Gamestop Discovers The Streisand Effect; Gives OnLive Tons Of Free Publicity In Trying To Take Away Coupons

from the epic-failure dept

Last week was an interesting week for Gamestop. As a ton of you sent in, the company decided to require all stores to open up all PC copies of Deus Ex: Human Revolution and discard an included coupon for a free version of the game via the OnLive streaming platform. OnLive and Square Enix had announced the promotion to help both companies, but apparently Gamestop was jealous to be cut out of the mix. Below is an image of the order that GameSpy, who broke that story, received:
From there the story got more bizarre. Gamestop didn't even seem to realize how bad this looked at first, insisting that it just didn't want to help advertise "a competitor." Soon after all of this came out, Gamestop ordered its stores to remove the game from its shelves entirely as part of a "recall" in agreement with Square Enix. The likely implication: Gamestop and Square Enix worked out a deal to offer versions of the game without the coupon, meaning Gamestop employees won't have to destroy the coupons.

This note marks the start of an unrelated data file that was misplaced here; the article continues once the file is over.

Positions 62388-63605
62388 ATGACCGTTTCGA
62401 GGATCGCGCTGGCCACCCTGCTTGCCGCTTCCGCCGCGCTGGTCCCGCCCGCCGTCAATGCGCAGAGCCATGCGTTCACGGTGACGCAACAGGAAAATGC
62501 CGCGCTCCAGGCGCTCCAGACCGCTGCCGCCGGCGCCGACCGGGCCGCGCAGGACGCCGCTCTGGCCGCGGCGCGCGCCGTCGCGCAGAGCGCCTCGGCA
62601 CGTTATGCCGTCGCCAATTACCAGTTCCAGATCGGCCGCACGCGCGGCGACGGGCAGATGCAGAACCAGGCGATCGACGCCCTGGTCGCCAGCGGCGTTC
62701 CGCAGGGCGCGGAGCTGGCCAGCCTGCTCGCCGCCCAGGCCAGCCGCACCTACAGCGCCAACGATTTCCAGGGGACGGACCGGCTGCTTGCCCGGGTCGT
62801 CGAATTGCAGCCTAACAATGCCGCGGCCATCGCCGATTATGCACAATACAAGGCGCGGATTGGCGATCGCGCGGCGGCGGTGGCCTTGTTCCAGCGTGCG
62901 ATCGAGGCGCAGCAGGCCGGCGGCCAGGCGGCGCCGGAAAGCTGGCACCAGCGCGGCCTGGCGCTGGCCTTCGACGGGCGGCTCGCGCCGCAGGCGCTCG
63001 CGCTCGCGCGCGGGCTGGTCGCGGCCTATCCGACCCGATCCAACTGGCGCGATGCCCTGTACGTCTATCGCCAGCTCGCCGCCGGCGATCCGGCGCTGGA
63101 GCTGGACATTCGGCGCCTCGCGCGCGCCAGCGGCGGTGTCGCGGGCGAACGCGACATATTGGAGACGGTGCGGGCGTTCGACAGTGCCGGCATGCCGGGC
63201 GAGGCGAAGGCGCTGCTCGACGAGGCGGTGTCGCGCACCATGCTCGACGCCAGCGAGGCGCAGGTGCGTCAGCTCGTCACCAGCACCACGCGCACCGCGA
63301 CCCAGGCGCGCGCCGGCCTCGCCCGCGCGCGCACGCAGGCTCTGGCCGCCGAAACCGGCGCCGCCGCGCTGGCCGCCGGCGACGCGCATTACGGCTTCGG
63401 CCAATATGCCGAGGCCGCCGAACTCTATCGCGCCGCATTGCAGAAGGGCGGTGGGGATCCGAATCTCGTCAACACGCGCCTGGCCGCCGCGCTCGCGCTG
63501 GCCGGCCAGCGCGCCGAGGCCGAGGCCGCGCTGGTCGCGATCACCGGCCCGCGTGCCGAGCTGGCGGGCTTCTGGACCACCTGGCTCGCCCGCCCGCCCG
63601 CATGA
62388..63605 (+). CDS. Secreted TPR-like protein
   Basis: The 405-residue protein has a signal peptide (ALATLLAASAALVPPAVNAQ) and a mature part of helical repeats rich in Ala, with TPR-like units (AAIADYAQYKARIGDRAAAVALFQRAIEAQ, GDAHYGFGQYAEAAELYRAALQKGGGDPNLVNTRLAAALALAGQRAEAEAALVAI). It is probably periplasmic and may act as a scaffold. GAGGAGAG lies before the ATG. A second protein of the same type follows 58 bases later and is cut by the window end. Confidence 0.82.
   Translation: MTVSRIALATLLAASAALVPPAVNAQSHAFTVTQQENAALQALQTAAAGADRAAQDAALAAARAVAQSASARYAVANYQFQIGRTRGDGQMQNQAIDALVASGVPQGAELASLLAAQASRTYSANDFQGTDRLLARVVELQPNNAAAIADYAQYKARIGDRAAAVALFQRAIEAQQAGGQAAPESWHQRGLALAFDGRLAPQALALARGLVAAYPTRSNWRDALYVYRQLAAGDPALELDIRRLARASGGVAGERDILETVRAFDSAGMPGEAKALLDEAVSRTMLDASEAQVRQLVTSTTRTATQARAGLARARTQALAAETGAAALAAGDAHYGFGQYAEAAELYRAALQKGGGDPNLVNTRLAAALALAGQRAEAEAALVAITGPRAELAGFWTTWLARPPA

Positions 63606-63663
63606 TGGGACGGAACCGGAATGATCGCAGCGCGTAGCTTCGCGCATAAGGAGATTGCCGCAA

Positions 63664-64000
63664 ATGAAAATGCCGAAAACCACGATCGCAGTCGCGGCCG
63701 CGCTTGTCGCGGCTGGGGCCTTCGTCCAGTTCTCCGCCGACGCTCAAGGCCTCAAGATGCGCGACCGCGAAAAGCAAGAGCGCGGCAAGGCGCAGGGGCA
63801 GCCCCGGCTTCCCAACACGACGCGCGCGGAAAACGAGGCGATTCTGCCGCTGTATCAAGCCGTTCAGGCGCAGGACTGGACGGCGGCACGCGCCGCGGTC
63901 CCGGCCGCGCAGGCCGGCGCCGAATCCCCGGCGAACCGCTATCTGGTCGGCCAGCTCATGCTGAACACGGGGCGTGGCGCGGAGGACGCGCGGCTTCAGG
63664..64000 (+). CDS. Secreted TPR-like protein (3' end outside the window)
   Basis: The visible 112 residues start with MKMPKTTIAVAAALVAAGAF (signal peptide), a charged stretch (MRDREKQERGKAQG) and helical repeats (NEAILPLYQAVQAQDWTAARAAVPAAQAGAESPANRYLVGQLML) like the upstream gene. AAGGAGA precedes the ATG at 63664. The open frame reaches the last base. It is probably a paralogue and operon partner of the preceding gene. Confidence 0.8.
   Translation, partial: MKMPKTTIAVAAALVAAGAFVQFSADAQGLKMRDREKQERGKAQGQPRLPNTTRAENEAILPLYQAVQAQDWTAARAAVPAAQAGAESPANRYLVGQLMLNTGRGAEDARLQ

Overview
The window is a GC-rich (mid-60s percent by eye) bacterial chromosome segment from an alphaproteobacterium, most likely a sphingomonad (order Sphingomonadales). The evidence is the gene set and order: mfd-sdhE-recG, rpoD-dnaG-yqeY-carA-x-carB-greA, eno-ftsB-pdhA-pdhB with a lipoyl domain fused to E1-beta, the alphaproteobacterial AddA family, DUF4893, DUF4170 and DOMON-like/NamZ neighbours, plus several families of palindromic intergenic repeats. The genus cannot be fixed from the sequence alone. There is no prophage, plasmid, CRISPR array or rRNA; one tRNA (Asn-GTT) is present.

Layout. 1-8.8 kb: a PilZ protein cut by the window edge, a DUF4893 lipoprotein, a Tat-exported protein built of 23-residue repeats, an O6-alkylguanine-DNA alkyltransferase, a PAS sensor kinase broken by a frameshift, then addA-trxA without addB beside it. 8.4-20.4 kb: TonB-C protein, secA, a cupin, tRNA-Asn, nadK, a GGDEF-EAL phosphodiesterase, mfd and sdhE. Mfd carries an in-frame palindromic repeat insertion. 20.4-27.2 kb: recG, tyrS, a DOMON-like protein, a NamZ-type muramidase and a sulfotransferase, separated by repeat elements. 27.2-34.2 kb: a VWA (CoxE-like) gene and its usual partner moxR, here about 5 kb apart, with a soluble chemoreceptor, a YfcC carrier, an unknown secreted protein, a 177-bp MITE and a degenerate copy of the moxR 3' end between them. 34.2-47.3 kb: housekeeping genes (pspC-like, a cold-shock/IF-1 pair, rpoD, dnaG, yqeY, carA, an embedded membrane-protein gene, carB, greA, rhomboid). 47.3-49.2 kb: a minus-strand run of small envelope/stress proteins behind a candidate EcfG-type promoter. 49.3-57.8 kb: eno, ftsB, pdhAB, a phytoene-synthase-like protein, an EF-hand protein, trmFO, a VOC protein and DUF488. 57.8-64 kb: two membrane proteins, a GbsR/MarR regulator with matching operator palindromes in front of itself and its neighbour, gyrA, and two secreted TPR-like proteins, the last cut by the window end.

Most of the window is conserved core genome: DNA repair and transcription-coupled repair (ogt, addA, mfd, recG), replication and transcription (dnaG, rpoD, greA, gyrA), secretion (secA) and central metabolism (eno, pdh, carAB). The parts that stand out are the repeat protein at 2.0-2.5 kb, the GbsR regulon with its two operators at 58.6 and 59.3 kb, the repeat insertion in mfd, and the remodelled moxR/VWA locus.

However, the real story in all of this should be just how much free publicity Gamestop just gave OnLive in its hamfisted attempt to pretend the company didn't exist. And, of course, now it means that anyone wishing to buy the PC version of the game is probably (assuming that no coupons will be available) better off buying it from someone other than Gamestop. I've defended Gamestop's used game sales practices for years, but I'm amazed the company thought any of this was a good idea.

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  1. identicon
    Lord Binky, 29 Aug 2011 @ 9:14am

    Re: Re: Re:

    I'll buy used games if I can't get new ones (dreamcast games come to mind). And used game sales are great if your finding an eight dollar game you want. Where the developers get screwed badly on sales and can be a poor deal for many consumers, and I do find it a sleezy business practice, is when the new $60 dollar game is undercut by the used game at $5-10 dollars less. If people are "buying" the used game and then selling it back, it is essentially a really expensive rental. At that point, your not getting a $4-8 dollar great buy, so why not just rent the 10 hour game you beat in a weekend instead of "buy" it and sell it back for 10 times the price.

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